During your peak gameplay time (middle of the day on weakends, after school on weekdays), only about 10% of your total active players are online at once, statistically - I forget where I heard that statistic though. For small communities (<50 active members), my personal observation is that it's much higher as they all try to get on during 'peak time', because nobody is on during any other time and players don't want to play alone.
This means, you can support a community of about 1500 active players before you start lagging.
Because we don't want it even slightly lagging, let's say 1200 active players is the size you can support per physically rented server that costs you $100 a month.
1200 players cost you $100 a month. 1200 players pay ($5 * 1200 = $6000) a month.
For every 1200 players, less than 2% of your revenue is going to server expenditures.
But ofcourse, for every new server you add, you don't instantly poof 1200 paying customers into existence.
So how many paying customers do you need to break even on a new server?
$100 monthly / $5 per player monthly = 20 paying subscribers for each new server to break even.
These are all hypothetical numbers. But these are hypothetical numbers you can shoot towards as a goal, because the performance of your code is the driving factor. And they are on the low end of performance - honestly, unless you're running a FPS with advanced physics and everyone moving around where you having to keep every player perfectly sync'd with every other, getting 30 players per game server should be your starting situation before you optimize. With RPGs, you can easily cut corners on player synchronization that FPS's can't. And we've been having 16-32 player FPS matches running on player's machines for the past 10 years (i.e. 10-year old machines).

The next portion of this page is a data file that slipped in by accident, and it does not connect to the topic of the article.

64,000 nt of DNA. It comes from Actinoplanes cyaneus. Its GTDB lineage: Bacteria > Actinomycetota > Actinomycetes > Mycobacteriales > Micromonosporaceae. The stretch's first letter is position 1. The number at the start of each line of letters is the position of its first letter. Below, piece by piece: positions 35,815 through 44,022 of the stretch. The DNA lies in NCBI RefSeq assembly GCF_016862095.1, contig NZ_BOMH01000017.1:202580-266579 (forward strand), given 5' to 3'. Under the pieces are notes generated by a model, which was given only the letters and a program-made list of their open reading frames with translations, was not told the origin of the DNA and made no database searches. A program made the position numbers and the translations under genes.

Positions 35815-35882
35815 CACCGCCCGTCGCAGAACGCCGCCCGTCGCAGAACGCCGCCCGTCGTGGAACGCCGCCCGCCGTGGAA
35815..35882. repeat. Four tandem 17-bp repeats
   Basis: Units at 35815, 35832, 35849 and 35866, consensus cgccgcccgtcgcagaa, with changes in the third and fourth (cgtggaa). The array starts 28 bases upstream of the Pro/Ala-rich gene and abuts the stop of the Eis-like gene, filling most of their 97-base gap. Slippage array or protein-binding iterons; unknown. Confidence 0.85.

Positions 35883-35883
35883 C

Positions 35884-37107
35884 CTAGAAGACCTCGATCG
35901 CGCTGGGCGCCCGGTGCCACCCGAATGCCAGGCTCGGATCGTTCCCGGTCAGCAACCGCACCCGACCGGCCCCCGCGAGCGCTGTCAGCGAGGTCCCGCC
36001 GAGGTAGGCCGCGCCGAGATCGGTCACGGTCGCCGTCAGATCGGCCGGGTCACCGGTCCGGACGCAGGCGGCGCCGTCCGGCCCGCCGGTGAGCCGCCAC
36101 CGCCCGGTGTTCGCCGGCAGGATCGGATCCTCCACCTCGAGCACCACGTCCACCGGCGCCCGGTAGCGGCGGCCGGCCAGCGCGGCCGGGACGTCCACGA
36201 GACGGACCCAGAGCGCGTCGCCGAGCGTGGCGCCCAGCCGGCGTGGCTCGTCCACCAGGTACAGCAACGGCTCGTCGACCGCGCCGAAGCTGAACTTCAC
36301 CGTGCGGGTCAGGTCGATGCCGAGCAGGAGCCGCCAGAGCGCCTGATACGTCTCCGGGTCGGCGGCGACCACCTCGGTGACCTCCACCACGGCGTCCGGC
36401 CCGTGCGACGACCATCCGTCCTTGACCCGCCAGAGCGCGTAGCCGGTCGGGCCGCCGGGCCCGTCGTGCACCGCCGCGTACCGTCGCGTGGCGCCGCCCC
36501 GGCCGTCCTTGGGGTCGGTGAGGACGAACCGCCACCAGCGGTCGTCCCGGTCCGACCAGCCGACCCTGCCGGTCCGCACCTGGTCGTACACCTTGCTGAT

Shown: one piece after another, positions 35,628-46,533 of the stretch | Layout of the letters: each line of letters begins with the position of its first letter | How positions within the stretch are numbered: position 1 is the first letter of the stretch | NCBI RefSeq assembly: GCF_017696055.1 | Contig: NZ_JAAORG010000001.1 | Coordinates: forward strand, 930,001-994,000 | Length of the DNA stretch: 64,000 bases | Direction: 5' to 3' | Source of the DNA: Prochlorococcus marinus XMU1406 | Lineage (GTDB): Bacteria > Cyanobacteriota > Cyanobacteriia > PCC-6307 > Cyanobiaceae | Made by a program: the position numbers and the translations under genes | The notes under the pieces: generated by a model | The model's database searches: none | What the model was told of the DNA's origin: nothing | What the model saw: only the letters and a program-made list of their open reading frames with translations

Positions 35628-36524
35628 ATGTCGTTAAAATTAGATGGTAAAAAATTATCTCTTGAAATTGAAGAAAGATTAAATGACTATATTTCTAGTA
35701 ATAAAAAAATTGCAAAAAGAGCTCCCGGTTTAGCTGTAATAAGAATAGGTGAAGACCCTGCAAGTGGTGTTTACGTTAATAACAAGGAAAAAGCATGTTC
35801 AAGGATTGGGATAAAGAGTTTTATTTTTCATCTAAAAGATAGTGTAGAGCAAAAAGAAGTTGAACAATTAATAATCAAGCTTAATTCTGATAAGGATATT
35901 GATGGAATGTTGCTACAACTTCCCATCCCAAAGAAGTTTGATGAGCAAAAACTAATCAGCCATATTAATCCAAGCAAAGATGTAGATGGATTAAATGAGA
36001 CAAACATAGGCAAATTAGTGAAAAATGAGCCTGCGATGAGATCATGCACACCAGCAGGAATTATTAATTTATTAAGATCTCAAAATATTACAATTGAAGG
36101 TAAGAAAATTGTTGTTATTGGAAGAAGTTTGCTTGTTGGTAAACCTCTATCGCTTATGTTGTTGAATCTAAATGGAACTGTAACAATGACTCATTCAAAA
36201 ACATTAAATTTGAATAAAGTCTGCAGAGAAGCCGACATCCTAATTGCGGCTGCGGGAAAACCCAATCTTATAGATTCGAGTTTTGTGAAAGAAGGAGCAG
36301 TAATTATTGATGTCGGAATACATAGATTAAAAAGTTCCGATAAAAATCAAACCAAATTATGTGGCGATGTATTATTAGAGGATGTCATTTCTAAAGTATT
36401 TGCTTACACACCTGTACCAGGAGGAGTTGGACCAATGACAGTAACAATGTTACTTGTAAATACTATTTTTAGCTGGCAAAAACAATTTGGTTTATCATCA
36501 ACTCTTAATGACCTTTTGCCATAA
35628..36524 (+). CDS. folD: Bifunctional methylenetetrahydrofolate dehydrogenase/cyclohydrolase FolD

While your game is in the very very early state, host the servers on your own machine. That'll get you to 50 active players easily, though uptime won't be 100%.
Check the Steam stats for how many active players these million-user community games have during peak time. If you're expecting to be less popular than Ragnarok Online 2, then you probably won't encounter 2000 active users at the same time.
I was once part of a tiny hobbyist ORPG, and we were able to have 20 consecutive users on the lead developer's spare desktop. We never got above 22, merely because our community was small (too small, according to Norton Antivirus). The game server wasn't even optimized yet for large groups of players, and the thing that lagged it the most was my stupidly-large scripts written in the lead developer's custom yet-to-be-optimized scripting language. Though, one time, he had guests over in that room for a few days, so he switched to hosting the game on a laptop over wifi. That lagged.
My basic point is, yes it costs a little, but when you need to support massive numbers of users, then you should already be receiving massive amounts of revenue. You don't launch and get 10k users unless you already have a huge public presence prior to your launch. As your customers build up gradually, or in spikes, your revenue will also build up in revenue and spikes.
Plan for those numbers of users, but don't purchase/bet on it until you see them materialize.
Edited by Servant of the Lord, 03 August 2013 - 12:12 PM.